{2,2,2,2,2,2,2,2,2,2,2,2,2,2,2,2,2,2,2,2,2,2,2,2,2,2,2,2,2,2,2,2,2,2,2,2,2,2,2,2}  //27
};
it is easier to work with SGDK than BEX, but I have to know how the structure of the code works.

I just dont get what "u16" and "u32" are for.

now I have to know how to clean up the sprites as in BEX. I suppose that the max size of image for background is 64x64 tiles, then I will have to figure out how to scrolling bigger maps in a way I understand. also, how to make a main loop for the game, to go with different levels, each level has his own collision array. :D

here is a small preview of what I achieved: http://www.youtube.com/watch?v=7IFMk5avsgU

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Re: dealing with matrices (arrays)

Post by Chilly Willy » Mon Jul 02, 2018 10:42 pm

u16 is an unsigned short int, while u32 is an unsigned long int (the long part is optional). If your collision array can only have values between 0 and 255, you should make it a byte array to take less space. If it's in the rom, it's not as big a deal, but you should use const in front of the array type to make sure it goes into rom, like this

Code: Select all

const unsigned char mapa[28][40] =
{
        {1,2,1,1,1,1,1,1,1,1,1,1,1,1,1,1,1,1,1,1,1,1,1,1,1,1,1,1,1,1,1,1,1,1,1,1,1,2,1,1}, //0
        etc...
}
That makes a read-only array of unsigned bytes.

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Re: dealing with matrices (arrays)

Post by nemezes » Tue Jul 03, 2018 2:19 am

thanks, Chilly Willy. I followed your tip.

another doubt: is there a way to load a map gfx that is about 120 tiles width x 28 tiles height (it uses only 3 different tiles), and then draw only tiles from 30 to 55, like draw only 25 tiles width x 28 tiles height?

also, is there a simple tool to export an image to u32 array? like it is in scrolling example. I tried imagenesis, but the C export is a char unsigned array.

I looked VDP_drawImageEx function at sprite sample that comes with SGDK but it only draws everything, starting from tile 0.

I also looked the function VDP_setMapEx, it may fit to what I want as it draws part of a map, but I have to load a map of tiles and I dont get how to load this map, I think it is just to export the image to C.

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Re: dealing with matrices (arrays)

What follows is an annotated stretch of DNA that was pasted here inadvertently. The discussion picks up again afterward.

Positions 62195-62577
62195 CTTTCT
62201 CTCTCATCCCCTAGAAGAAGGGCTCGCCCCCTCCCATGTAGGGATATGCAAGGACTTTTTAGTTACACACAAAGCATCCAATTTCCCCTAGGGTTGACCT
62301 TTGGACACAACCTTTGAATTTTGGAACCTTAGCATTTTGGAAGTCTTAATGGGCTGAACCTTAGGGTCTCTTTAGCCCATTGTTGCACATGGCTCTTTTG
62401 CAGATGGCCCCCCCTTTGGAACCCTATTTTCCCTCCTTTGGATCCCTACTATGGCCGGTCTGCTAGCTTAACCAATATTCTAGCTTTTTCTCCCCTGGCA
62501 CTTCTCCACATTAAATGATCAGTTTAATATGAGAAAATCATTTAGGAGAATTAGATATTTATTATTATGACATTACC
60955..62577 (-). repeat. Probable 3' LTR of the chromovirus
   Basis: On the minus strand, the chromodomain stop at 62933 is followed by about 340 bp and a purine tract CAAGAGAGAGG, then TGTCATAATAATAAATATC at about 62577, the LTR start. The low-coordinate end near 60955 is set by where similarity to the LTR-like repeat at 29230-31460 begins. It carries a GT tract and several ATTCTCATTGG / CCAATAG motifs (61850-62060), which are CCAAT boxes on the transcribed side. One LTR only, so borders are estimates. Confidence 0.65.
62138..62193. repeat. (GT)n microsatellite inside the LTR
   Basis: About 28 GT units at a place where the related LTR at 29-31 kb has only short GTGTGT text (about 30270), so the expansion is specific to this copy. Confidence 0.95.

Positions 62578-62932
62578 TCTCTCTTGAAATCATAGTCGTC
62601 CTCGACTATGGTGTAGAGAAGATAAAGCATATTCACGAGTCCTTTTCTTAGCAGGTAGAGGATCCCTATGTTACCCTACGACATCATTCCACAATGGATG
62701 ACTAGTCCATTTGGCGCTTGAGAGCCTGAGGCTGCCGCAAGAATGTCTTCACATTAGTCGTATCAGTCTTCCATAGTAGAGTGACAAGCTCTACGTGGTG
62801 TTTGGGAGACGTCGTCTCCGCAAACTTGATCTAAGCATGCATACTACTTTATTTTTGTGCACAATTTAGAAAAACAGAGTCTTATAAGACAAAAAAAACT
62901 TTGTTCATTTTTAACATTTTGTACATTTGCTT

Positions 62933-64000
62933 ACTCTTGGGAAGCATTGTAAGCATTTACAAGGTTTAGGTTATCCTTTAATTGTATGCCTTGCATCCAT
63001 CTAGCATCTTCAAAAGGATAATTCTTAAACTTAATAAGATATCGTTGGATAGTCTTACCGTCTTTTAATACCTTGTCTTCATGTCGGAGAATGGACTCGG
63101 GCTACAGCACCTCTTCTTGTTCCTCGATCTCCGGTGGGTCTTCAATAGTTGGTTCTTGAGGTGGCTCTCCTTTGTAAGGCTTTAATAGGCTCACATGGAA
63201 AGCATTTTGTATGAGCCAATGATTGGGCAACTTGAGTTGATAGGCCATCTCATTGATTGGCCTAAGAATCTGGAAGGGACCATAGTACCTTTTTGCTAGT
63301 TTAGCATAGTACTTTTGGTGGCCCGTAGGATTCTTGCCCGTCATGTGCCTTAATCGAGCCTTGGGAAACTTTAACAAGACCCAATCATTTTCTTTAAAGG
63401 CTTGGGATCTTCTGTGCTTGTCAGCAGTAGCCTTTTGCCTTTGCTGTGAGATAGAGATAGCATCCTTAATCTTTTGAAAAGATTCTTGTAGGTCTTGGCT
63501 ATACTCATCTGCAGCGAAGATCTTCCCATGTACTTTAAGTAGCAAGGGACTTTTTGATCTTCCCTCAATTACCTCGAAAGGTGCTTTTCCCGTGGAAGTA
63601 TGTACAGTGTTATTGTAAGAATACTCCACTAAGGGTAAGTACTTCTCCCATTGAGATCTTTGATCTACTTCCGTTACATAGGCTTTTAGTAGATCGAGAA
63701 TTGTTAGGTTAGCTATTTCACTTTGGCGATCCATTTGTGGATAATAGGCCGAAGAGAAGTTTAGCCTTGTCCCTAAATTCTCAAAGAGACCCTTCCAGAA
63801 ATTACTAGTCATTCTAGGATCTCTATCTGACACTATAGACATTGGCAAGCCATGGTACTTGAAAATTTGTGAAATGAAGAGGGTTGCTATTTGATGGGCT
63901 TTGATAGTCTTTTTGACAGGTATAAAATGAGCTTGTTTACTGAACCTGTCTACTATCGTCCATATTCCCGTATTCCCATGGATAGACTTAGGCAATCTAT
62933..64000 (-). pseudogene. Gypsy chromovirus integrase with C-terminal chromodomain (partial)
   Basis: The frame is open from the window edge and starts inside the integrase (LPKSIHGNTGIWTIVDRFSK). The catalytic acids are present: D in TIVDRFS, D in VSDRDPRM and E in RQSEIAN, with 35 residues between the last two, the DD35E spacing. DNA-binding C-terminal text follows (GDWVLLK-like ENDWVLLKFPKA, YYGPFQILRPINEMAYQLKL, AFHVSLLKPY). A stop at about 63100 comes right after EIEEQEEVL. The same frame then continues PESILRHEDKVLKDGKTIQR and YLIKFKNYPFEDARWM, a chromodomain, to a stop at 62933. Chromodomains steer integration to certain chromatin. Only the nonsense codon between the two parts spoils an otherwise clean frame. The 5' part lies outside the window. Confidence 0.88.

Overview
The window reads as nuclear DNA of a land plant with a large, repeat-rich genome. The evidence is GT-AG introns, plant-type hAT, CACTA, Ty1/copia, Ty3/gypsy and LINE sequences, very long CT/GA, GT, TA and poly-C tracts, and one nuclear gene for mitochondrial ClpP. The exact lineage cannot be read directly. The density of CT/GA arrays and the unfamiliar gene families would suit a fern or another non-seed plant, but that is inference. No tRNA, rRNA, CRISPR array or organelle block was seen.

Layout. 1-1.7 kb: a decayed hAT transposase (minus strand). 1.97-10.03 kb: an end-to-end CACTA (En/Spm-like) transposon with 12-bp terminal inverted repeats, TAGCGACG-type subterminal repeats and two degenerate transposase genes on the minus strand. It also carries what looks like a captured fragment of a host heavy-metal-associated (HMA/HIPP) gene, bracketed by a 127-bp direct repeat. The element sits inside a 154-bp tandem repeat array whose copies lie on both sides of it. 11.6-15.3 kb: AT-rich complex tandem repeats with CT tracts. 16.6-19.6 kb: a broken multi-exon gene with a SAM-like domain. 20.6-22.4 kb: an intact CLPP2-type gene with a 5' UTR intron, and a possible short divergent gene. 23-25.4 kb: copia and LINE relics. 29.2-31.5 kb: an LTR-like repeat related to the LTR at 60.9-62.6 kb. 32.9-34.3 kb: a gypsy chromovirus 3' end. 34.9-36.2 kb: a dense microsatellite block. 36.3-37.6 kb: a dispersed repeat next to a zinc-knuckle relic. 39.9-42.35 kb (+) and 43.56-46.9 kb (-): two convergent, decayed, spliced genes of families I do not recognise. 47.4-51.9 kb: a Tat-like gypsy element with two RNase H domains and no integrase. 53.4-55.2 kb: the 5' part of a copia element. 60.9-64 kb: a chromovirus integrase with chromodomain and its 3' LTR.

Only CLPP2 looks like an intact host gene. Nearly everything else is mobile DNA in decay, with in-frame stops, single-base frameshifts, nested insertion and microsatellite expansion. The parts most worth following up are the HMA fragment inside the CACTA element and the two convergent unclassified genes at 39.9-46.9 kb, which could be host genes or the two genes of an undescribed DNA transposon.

Post by Miquel » Tue Jul 03, 2018 12:09 pm

About that matrix:
- You definitely want the first dimension of the matrix to be a 2^n number, like:
map[?][32]
to avoid divisions and such.
- Probably the contiguous space better be the columns, this way you can have variable width (works because for the looks of it you only do x-axis scroll).
If you are looking for a visual representation of the collision matrix consider using a conversion tool.
- Consider using structures of 2x2 tiles
- Consider linking the 2x2 tiles structures to a 2x2 (or even 1x1) collision structures (like your mapa variable but directly associated to tiles)
At light speed you can see quite clear close and distant starts alike with a solid trail of light, like in a highway close ones go more quickly.
But the close ones have a blue glow (but not a trail), kind of Doppler effect perhaps?

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Re: dealing with matrices (arrays)

Post by Stef » Tue Jul 03, 2018 12:21 pm

You have "rescomp" which is an embedded resource compiler for SGDK. You can look into the included "sprite" sample to see how resource are declared (.res file). Basically you can use a big PNG image file (in 4bpp ideally but 8bpp is also supported) then rescomp will convert it to "Image" structure which internally contain a "Map" structure.

You can look at these topics which speak about that :
viewtopic.php?f=19&t=1908
viewtopic.php?f=19&t=2661

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Re: dealing with matrices (arrays)

Post by nemezes » Tue Jul 03, 2018 2:32 pm

Stef wrote:
Tue Jul 03, 2018 12:21 pm
You have "rescomp" which is an embedded resource compiler for SGDK. You can look into the included "sprite" sample to see how resource are declared (.res file). Basically you can use a big PNG image file (in 4bpp ideally but 8bpp is also supported) then rescomp will convert it to "Image" structure which internally contain a "Map" structure.

You can look at these topics which speak about that :
viewtopic.php?f=19&t=1908
viewtopic.php?f=19&t=2661
the first topic give me all the answers I needed, for now it is working.

thanks! :D

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Re: dealing with matrices (arrays)

Post by nemezes » Wed Jul 04, 2018 12:12 pm

for one level, everything is working, big map scrolling, collisions and so on.

the problem I get now is to add more levels using the same core code as I did in BEX.

small small example of what I am trying to do. I write the erros and warnings I get.

Code: Select all

static void set_level1()
{
    fix16 mapa[4][8] =
    {
        {1,2,1,1,2,1,2,1},
        {1,2,1,1,2,1,2,1},
        {1,2,1,1,2,1,2,1},
        {1,2,1,1,2,1,2,1}
    };

    VDP_setPalette(PAL1, level_image1.palette->data);
    VDP_loadTileSet(level_image1.tileset, 10, TRUE);